“Truly I tell you, just as you did it to one of the least of these who are members of my family, you did it to me.”  Jesus teaches us that he is present, especially in the plight of those who are suffering.  If we wish to see Jesus, we must look no further than the hungry, the thirsty, the stranger, the naked, the sick, and the imprisoned.  If we wish to see God, if we wish to serve God, then we need not look any further.  This is what it means to look through the lens of Jesus Christ.

I believe we find Christ in our neighbors when we act with compassion, when we receive the Spirit of wisdom and revelation, so that with the eyes of our hearts enlightened, we may know the hope, the promise, and the good news to which God has called us.  The Holy Spirit gives us eyes to see.  God gives us the gifts to respond.

Today we celebrate Christ the King, a festival where we bear witness to Jesus’ supremacy over the world.  As Christians we anticipate Jesus’ reign over creation and we wait for the day when Jesus’ perfect vision for the world will be our reality.  However, this day also comes with a sour truth, one that we all know too well, especially in this year of 2020.  Our world is far from the ultimate reign of God’s Kingdom.  Our communities lack the love, peace, mercy, and justice that exemplify Jesus’ Kingdom.  Our lives, our government, our economy, and our relationships do not see with the eyes of our heart.  Too often we fail to see Jesus in the face of our neighbor.

Open the eyes of our hearts Lord.  We wish to see you.  Open the eyes of our hearts Lord, that we may seek the common good, that we may promote a world and community that you would be proud to reign over.  Open the eyes of our hearts Lord, so we may not see others who are different as the enemy, as someone to hate, or as someone to ignore, but as your stand-in…your ambassador.  Open the eyes of our hearts and move us to action in your name.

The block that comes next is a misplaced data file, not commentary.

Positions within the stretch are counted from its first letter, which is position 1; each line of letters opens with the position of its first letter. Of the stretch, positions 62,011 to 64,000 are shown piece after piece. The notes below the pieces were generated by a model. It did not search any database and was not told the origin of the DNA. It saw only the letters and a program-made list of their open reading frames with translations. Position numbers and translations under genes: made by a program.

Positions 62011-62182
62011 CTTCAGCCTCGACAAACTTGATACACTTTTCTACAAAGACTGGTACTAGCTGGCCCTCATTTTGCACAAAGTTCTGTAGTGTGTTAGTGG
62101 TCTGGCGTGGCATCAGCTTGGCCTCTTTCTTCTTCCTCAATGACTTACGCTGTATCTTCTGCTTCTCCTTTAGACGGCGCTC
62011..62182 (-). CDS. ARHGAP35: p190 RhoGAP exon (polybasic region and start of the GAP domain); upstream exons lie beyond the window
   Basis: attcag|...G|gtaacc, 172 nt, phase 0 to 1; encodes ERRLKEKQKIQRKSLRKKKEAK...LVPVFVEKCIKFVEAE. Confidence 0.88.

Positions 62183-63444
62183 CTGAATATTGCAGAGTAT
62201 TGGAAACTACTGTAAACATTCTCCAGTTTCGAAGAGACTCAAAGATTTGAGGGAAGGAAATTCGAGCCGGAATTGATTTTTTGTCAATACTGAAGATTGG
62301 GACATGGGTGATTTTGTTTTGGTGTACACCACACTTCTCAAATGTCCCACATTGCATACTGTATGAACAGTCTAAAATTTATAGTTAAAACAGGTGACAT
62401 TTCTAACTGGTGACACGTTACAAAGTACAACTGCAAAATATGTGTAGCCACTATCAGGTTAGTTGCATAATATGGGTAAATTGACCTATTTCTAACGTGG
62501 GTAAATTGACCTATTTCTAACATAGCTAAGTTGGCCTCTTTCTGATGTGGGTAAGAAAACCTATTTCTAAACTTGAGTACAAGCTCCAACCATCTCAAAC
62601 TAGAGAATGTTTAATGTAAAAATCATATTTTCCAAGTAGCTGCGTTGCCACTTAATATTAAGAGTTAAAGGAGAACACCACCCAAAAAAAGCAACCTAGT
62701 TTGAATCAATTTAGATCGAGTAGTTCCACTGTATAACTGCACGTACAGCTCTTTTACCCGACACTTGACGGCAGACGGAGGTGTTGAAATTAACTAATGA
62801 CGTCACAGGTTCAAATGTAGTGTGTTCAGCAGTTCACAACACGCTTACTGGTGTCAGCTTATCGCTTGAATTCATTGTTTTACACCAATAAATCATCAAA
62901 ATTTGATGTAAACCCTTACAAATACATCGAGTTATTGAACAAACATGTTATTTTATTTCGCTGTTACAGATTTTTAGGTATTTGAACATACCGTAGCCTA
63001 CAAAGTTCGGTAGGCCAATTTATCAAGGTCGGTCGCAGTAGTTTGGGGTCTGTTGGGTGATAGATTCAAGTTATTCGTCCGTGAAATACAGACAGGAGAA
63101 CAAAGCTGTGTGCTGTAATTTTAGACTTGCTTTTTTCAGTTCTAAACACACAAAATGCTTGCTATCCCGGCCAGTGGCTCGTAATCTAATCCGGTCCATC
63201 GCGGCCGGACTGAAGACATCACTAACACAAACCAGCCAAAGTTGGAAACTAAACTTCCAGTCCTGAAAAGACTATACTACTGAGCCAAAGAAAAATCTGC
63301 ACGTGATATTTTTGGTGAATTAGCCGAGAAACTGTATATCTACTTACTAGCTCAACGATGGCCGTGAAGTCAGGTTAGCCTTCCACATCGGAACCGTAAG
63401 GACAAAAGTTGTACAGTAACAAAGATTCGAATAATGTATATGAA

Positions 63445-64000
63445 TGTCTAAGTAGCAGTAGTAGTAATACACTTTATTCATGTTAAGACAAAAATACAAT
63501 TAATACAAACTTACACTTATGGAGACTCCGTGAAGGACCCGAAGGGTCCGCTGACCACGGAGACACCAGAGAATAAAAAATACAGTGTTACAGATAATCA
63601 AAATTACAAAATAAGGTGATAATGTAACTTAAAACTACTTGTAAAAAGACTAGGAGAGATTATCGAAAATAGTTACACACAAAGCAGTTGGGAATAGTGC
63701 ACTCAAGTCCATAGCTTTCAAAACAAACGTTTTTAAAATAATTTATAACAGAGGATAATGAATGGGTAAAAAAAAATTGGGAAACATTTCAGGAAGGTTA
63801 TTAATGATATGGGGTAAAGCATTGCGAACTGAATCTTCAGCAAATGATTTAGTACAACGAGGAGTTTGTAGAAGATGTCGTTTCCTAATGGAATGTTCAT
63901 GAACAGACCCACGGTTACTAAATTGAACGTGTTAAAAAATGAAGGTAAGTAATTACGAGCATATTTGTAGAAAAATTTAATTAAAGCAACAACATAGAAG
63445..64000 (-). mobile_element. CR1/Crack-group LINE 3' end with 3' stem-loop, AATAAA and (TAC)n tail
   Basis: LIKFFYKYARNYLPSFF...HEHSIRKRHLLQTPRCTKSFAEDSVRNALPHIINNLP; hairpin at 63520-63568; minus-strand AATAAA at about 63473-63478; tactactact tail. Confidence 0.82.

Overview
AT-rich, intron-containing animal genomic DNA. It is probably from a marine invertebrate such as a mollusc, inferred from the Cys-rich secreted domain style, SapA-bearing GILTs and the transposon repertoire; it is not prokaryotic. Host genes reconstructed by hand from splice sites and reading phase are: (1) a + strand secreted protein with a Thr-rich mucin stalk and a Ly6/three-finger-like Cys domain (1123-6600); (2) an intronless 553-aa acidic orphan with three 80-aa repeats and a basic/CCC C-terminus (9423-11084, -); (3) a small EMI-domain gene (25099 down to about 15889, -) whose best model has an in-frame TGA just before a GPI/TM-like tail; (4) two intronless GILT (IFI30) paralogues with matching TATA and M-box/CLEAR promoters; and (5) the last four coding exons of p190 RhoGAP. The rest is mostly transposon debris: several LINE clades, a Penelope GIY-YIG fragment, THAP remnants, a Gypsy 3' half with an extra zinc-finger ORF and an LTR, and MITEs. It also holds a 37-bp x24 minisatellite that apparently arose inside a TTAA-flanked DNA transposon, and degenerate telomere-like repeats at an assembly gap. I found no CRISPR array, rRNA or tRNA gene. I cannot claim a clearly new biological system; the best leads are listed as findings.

I know that it is much easier said than done, but the world would be much better off if we recognized Christ in every person we interacted with, if we came to each other’s defense, spoke well of our neighbors, and interpreted everything people did in the best possible light.  That would be living according to Luther’s understanding of the Eighth Commandment.  It’s tough because it is far easier to remain disconnected, to maintain a self-righteous attitude, and to be judgmental of everything we disagree with instead of connecting and working together.

But in Christ we see the good news—for Jesus came to this earth to heal, feed, love, and gather us into a kingdom where we might all find a place.  We are invited to a table where we all can have a seat.  We are invited into a house where we all have a room.  Christ’s presence extends beyond the walls of the church and into the faces of those who are being consumed by the forces and kingdoms of this earth.  And now, equipped by the Holy Spirit, we are given eyes, we have the compassionate lens, to live out the hope of the Gospel, to build up the Kingdom, and to see the face of Jesus Christ as we do ministry.

Help us to see you Lord.  Open our eyes.  AMEN

Leave a Comment

Your email address will not be published.